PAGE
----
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Thursday, 4 July 2013

Jupiter planet images by telescope

Jupiter 313 frames at 93% best quality in Registax

Jupiter 134 frames at 93% best quality in Registax

Jupiter 215 frames at 97% best quality in Registax

Jupiter 2 frames at 100% best quality in Registax

Jupiter 620 frames at 90% best quality in Registax

Jupiter 2079 frames at 85% best quality in Registax

Jupiter 274 frames at 90% best quality in Registax

Jupiter 209 frames at 90% best quality in Registax

Jupiter 2 frames at 100% best quality in Registax

Jupiter (142.984 km at the equator), continues to be a fascinating reference for astronomers of all levels. Best to look at the planet, and the others too, is when it is in oposition (fully illuminated by the Sun). When a planet is in its orbit on the same side of the Sun, usually it is the closest to us, and so the features of the largest planet in our Solar System are most visible through a telescope.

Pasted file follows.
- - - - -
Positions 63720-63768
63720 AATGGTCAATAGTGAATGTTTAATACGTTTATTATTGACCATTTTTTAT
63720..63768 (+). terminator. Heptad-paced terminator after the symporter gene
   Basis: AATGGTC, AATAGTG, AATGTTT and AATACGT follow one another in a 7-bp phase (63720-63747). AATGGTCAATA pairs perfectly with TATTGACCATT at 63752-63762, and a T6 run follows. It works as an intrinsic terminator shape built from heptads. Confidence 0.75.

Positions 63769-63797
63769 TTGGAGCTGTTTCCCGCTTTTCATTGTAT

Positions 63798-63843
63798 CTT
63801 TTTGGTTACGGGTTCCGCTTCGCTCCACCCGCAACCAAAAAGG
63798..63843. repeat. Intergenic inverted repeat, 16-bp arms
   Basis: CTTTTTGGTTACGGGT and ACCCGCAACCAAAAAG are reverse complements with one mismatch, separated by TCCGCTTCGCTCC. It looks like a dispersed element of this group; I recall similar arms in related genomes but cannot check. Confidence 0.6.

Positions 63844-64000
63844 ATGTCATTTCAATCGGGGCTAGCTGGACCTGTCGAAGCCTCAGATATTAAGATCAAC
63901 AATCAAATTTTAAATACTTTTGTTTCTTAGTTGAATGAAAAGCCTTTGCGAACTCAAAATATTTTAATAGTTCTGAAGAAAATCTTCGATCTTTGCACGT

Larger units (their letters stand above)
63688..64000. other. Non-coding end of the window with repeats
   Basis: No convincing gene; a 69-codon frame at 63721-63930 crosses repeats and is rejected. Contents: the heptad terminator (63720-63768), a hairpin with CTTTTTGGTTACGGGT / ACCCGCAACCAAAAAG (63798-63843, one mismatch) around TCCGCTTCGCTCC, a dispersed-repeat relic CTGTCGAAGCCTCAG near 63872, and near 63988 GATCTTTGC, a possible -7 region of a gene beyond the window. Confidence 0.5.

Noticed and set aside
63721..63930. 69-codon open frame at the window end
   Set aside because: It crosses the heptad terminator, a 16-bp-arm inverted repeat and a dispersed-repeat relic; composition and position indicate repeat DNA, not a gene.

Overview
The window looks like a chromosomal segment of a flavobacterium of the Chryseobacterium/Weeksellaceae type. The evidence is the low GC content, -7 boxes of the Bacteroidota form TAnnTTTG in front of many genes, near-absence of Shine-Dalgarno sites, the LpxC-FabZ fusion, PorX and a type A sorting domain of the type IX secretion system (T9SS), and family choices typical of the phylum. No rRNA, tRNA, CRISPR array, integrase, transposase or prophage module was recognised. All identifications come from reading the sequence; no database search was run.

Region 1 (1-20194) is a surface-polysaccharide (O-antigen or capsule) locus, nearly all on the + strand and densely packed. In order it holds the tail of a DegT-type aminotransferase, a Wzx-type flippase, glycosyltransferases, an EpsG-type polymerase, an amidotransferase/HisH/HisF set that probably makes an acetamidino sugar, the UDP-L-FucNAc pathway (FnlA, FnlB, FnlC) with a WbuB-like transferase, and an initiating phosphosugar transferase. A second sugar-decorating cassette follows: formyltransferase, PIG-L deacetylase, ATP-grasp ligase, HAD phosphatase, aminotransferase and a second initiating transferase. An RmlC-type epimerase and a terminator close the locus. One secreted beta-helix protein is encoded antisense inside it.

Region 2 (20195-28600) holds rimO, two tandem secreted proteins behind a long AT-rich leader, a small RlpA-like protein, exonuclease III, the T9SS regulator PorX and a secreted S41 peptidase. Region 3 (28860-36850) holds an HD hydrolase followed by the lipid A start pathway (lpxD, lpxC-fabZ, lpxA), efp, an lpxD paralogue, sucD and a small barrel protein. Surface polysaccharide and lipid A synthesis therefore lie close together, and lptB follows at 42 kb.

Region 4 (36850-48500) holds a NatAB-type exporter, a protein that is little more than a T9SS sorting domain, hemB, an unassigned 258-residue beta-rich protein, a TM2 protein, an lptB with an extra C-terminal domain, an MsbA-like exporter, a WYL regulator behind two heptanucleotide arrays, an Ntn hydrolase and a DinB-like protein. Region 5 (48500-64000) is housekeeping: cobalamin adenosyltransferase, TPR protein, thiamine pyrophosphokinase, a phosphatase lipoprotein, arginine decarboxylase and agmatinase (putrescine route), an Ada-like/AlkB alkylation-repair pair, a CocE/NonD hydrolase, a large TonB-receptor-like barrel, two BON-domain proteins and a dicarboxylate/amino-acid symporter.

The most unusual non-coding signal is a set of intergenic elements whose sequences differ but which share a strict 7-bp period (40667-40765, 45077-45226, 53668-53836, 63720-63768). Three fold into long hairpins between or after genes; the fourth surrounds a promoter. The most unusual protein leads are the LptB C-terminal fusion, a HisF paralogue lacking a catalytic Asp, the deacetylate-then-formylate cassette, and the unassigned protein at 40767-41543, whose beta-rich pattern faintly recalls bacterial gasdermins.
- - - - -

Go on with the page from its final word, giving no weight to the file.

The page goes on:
But to see Jupiter when it is closest to Earth, we should wait 11.86 yearsbecause that it is the time of its orbital rotation around the Sun.

About the inside of the planet we don't know many things and will not know for a long time to come. Only Galileo spacecraft managed to release an atmospheric probe in Jupiter's upper clouds, and lost signal when was 150 km deep. If this planet, like other gaseous planets, has a rocky soil or not, we can only guess for now.

It is thought that Jupiter has a rocky core, which has between 10 to 15 Earth masses.

Despite its size, the giant planet is not heavy. If it dropped in an ocean big enough, it would float to the surface, as Saturn.

Images are Registax processings of a video that have taken a variety of frames, at several levels of quality, merged to form a single image.
To see the video of these images, go to Video by astronomical telescope Jupiter filmed in December 31, 2012
Optics: Celestron C8-Newtonian telescope, 20mm Plossl, 2x Barlow
Mount: CG5 (EQ5) motorized
Camera: Sony CX130
Filter: no
Date: 31/12/2012
Location: Baia Mare, Romania
Processing: Registax, FastStone Image Viewer


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